First, second, and fourth authors: Department of Plant Pathology, and third author: Department of Nematology, University of California, Riverside 92521
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Accepted for publication 27 September 2005.
This study examined the role of the fungi Dactylella oviparasitica and Fusarium oxysporum in the beet-cyst nematode (Heterodera schachtii) suppressiveness exhibited by a southern Californian soil. In prior research, the abundance of D. oviparasitica rRNA genes positively correlated with high levels of suppressiveness, whereas the abundance of F. oxysporum rRNA genes positively correlated with minimal to moderate levels of suppressiveness. In this report, both fungi were added to fumigation-induced nonsuppressive soil, planted with Swiss chard, and infested with H. schachtii juveniles. After two nematode generations, D. oviparasitica strain 50 reduced the population densities of H. schachtii eggs and juveniles to those in the suppressive soil and H. schachtii cysts to levels lower than in the suppressive soil. F. oxysporum did not significantly reduce H. schachtii populations. These results suggest that D. oviparasitica strain 50 plays a major role in the suppression of H. schachtii population development in this southern Californian soil.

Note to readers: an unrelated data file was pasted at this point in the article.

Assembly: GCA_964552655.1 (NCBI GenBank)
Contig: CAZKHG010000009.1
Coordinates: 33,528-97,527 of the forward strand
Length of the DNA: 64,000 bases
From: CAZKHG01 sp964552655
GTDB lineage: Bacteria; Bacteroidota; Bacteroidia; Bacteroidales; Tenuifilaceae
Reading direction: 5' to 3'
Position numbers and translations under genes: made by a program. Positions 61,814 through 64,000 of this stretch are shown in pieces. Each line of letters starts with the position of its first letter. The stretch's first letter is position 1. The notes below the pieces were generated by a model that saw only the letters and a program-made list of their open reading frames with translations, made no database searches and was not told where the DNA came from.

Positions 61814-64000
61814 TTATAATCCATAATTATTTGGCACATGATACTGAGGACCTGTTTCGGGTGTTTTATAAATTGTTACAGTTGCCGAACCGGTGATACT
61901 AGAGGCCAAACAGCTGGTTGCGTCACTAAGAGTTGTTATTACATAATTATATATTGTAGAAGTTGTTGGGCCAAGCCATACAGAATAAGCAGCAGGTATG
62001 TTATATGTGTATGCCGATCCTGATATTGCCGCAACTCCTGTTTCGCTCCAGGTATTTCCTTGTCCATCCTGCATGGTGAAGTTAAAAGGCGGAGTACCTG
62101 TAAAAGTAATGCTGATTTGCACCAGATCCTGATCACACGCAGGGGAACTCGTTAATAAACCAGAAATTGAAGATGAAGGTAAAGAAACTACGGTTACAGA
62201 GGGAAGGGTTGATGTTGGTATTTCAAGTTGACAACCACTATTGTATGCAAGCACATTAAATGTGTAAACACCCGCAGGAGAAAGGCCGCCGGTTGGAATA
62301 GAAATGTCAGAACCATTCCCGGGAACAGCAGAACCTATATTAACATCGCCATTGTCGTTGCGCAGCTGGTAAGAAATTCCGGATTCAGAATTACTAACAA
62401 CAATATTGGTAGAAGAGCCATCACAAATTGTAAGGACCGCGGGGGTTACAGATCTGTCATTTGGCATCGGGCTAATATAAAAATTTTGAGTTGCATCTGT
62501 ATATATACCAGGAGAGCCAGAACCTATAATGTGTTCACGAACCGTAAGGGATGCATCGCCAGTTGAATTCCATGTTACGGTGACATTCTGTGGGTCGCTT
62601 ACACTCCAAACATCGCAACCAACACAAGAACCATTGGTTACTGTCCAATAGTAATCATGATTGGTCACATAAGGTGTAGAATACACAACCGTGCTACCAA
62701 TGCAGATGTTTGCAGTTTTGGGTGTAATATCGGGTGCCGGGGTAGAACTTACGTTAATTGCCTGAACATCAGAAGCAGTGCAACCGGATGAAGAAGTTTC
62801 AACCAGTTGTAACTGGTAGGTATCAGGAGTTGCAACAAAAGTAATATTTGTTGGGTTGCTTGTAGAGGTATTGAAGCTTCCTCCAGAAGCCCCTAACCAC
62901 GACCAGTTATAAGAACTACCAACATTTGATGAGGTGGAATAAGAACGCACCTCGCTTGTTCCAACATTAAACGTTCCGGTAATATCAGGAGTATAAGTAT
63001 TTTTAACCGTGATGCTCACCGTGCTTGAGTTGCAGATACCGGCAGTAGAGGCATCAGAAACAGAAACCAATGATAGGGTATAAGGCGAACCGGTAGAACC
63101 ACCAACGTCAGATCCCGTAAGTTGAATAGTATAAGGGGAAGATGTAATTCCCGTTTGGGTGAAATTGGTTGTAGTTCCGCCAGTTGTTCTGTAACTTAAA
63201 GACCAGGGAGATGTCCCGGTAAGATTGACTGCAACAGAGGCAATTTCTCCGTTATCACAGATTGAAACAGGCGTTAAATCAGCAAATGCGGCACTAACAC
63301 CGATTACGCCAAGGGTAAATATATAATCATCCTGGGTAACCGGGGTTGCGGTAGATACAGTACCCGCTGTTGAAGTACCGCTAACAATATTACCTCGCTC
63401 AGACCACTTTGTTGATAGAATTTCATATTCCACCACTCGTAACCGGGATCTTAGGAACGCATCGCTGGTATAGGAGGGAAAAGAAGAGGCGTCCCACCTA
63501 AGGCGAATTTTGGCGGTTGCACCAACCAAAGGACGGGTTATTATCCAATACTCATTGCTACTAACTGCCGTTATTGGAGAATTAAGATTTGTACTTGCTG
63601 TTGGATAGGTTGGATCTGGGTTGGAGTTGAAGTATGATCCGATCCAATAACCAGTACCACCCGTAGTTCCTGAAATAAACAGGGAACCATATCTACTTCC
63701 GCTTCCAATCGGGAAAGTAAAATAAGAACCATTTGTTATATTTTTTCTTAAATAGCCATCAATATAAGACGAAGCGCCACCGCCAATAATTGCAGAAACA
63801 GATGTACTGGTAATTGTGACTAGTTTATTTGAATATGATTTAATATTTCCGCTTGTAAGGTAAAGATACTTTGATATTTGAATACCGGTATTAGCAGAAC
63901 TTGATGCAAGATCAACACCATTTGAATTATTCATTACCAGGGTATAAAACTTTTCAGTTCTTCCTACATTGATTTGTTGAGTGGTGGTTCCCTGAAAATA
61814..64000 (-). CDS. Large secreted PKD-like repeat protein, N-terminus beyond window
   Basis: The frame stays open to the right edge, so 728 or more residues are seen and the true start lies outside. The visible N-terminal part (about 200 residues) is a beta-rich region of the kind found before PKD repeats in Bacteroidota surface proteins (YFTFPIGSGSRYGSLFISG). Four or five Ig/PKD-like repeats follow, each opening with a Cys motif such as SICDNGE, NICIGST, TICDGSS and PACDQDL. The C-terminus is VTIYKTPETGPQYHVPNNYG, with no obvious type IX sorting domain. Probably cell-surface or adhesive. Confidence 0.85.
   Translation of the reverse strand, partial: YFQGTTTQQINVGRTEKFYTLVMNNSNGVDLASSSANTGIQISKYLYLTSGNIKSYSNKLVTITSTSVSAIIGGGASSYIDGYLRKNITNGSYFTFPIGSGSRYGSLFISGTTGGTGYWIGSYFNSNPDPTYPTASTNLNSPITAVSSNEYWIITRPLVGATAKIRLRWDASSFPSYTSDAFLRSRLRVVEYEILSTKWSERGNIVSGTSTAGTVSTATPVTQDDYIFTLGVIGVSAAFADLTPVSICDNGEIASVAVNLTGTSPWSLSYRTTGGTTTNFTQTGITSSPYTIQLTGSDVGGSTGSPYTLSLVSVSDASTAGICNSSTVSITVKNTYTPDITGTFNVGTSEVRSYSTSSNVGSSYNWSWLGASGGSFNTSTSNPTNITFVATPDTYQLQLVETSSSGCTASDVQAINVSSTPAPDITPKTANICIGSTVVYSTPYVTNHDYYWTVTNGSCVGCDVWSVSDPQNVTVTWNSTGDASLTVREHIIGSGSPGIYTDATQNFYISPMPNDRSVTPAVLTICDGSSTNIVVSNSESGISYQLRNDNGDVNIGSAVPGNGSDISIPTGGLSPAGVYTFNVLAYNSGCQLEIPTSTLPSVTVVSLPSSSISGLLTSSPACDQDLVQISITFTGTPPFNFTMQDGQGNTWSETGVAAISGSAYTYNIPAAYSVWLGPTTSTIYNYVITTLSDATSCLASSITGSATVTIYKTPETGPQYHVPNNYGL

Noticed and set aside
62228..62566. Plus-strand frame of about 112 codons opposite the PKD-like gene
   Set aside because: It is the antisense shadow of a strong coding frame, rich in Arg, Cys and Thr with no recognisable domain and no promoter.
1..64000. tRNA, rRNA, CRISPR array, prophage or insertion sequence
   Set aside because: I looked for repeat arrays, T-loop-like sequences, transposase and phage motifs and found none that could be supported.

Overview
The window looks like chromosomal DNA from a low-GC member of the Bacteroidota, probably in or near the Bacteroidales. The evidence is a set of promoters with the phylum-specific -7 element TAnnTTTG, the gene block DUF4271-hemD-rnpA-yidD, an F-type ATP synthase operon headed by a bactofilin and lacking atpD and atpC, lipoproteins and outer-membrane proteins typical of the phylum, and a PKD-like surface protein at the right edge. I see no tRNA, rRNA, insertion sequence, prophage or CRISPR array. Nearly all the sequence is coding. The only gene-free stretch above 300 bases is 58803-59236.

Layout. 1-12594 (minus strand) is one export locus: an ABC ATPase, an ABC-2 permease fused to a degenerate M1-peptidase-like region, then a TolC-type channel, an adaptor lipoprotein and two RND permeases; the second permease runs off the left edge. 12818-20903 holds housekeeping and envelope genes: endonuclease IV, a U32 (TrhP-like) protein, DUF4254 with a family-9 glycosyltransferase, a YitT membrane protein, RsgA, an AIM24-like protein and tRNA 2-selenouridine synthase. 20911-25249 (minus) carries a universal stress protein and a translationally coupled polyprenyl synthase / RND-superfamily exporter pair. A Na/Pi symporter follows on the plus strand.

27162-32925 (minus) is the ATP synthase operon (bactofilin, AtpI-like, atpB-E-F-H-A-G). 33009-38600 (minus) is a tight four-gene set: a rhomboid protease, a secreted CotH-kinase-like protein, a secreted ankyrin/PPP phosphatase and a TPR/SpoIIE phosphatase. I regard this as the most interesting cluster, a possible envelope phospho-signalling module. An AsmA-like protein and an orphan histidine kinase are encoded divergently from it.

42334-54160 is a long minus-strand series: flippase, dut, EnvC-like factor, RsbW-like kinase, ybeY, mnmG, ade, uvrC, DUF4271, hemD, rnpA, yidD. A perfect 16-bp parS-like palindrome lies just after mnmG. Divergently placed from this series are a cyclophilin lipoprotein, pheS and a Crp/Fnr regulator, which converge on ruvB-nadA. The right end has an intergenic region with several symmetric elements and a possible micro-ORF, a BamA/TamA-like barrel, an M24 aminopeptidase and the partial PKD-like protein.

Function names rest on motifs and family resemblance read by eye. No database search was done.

© 2006 The American Phytopathological Society